This is a sweet book and it is illustrated by one of our favorite illustrators: Julie Morstad!
Sadie is a little girl with a big imagination. She has been a girl who lived under the sea and a boy raised by wolves. She has had adventures in wonderland and visited the world of fairytales. She whispers to the dresses in her closet and talks to birds in the treetops. She has wings that take her anywhere she wants to go, but that always bring her home again. She likes to make things — boats out of boxes and castles out of cushions. But more than anything Sadie likes stories, because you can make them from nothing at all. For Sadie, the world is so full of wonderful possibilities … This is Sadie, and this is her story.
One of my absolute favorite children’s books.
A string of paper dolls go on a fantastical adventure through the house and out into the garden. They soon escape the clutches of the toy dinosaur and the snapping jaws of the oven-glove crocodile, but then a very real pair of scissors threatens.
What is beyond the pond? You’ll love finding out with this book!
A stunning picture book about the power of imagination. Just behind an ordinary house filled with too little fun, Ernest D. decides that today will be the day he explores the depths of his pond. Beyond the pond, he discovers a not-so-ordinary world that will change him forever.
This was my favorite picture book as a child, I still have most of it memorized.
One of my most cherished books from childhood! I can still quote it all. It’s a rainy day, boring as can be, until Victor and Joey decide to make their own fun. Soon chairs turn into castles, bumblebees turn into tigers, and whales and starfish frolic in a watery kingdom.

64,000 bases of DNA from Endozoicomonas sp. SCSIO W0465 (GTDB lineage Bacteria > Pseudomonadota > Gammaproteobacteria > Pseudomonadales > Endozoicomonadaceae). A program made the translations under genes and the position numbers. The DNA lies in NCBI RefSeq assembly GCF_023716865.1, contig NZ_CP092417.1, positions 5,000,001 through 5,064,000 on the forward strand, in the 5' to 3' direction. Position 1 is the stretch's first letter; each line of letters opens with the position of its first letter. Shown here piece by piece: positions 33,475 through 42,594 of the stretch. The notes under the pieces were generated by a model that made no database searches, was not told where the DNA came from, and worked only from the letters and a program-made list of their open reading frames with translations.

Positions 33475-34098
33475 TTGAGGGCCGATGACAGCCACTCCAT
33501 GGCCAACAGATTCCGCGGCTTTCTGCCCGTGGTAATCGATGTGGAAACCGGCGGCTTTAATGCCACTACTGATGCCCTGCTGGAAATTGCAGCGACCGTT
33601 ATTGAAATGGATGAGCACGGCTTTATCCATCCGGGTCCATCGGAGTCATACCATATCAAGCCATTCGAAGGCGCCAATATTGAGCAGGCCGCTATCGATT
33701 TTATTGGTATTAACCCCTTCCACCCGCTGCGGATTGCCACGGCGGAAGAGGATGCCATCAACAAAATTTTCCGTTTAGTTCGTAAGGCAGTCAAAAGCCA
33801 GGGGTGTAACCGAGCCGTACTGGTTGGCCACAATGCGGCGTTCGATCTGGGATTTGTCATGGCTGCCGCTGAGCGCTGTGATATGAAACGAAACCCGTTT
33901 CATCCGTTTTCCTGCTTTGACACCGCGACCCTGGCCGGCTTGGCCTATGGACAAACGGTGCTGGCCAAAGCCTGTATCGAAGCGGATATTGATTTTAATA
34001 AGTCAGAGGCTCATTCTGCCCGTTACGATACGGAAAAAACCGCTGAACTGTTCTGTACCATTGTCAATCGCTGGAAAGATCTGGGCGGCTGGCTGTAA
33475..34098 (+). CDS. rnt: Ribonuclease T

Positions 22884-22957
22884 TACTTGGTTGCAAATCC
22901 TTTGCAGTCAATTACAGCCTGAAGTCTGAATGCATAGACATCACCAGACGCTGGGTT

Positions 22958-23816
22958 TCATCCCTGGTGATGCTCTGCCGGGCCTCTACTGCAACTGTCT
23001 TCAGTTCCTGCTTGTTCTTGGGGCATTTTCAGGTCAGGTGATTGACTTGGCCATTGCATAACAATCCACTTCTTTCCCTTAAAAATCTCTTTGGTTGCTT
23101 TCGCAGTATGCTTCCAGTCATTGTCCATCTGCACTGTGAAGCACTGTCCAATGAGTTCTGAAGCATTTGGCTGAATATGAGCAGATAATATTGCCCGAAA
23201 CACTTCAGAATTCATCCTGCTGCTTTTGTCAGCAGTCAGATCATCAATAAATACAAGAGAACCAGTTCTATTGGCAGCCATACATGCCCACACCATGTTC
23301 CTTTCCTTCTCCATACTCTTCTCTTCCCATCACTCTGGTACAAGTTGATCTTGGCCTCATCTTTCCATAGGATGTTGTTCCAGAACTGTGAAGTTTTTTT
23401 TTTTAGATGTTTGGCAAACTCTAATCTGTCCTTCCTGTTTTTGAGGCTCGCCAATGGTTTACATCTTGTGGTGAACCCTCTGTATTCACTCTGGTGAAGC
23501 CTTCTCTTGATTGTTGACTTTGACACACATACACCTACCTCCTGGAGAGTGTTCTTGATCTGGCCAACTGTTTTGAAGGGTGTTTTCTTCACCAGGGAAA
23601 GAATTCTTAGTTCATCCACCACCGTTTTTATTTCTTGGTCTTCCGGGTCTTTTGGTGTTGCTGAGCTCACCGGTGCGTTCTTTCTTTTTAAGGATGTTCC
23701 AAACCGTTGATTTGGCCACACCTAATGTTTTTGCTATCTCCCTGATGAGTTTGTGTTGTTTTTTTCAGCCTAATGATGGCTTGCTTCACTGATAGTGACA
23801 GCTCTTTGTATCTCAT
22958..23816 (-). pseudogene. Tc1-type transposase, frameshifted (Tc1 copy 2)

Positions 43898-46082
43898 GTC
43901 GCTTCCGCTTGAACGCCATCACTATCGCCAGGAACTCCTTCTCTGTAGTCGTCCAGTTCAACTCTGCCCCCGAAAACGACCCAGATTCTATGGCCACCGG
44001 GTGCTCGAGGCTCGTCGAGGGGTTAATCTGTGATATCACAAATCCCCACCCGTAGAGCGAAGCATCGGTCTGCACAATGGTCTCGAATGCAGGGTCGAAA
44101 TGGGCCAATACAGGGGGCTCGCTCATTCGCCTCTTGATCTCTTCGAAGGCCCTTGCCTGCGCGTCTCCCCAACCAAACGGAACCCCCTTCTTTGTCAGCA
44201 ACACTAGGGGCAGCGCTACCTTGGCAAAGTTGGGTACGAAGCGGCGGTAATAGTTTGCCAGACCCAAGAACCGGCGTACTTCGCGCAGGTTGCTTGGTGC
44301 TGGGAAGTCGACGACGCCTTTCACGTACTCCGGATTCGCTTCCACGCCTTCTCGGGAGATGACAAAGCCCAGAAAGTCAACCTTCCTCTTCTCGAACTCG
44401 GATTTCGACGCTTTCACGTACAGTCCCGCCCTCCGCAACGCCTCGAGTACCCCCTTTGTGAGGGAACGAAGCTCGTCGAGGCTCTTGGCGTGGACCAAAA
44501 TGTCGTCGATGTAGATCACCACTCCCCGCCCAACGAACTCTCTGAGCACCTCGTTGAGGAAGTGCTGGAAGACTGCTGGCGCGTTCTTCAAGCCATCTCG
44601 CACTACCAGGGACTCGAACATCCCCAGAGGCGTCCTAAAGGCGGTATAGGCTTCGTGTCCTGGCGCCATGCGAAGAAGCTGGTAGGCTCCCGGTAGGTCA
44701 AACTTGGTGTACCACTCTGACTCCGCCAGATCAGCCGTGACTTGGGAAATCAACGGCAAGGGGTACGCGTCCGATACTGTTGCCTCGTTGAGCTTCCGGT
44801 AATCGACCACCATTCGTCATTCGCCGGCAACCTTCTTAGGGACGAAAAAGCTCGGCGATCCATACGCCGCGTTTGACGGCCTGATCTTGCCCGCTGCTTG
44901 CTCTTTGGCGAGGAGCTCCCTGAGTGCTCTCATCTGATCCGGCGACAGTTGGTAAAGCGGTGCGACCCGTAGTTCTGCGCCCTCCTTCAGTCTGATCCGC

This one is a classic for a reason!
Marian called it Roxaboxen. (She always knew the name of everything.) There across the road, it looked like any rocky hill — nothing but sand and rocks, some old wooden boxes, cactus and greasewood and thorny ocotillo — but it was a special place: a sparkling world of jeweled homes, streets edged with the whitest stones, and two ice cream shops. Come with us there, where all you need to gallop fast and free is a long stick and a soaring imagination.
In this book a little girl’s creativity and imagination is used to make something useful – the most magnificent thing!
A little girl and her canine assistant set out to make the most magnificent thing. But after much hard work, the end result is not what the girl had in mind. Frustrated, she quits. Her assistant suggests a long walk, and as they walk, it slowly becomes clear what the girl needs to do to succeed. A charming story that will give kids the most magnificent thing: perspective!
If you are a parent I’m pretty sure you already know that a box is not just a box.
A box is just a box . . . unless it’s not a box. From mountain to rocket ship, a small rabbit shows that a box will go as far as the imagination allows. Inspired by a memory of sitting in a box on her driveway with her sister, Antoinette Portis captures the thrill when pretend feels so real that it actually becomes real—when the imagination takes over and inside a cardboard box, a child is transported to a world where anything is possible.
This is the story of one brilliant idea and the child who helps to bring it into the world. As the child’s confidence grows, so does the idea itself. And then, one day, something amazing happens. This is a story for anyone, at any age, who’s ever had an idea that seemed a little too big, too odd, too difficult. It’s a story to inspire you to welcome that idea, to give it some space to grow, and to see what happens next. Because your idea isn’t going anywhere. In fact, it’s just getting started.
Can you stretch like a cat or hang like a bat? This little one can do those things and so many more as she bounds energetically through her day. Author Jane Whittingham’s sprightly couplets take her from the park to the pool to dinner and bed, while Noel Tuazon cleverly illustrates the animal companions of a child’s imagination
A delightful picture book about a father and daughter’s trip into the wilderness, and how children can help parents see the world in a different way.
What are some of your favorite picture books about imagination?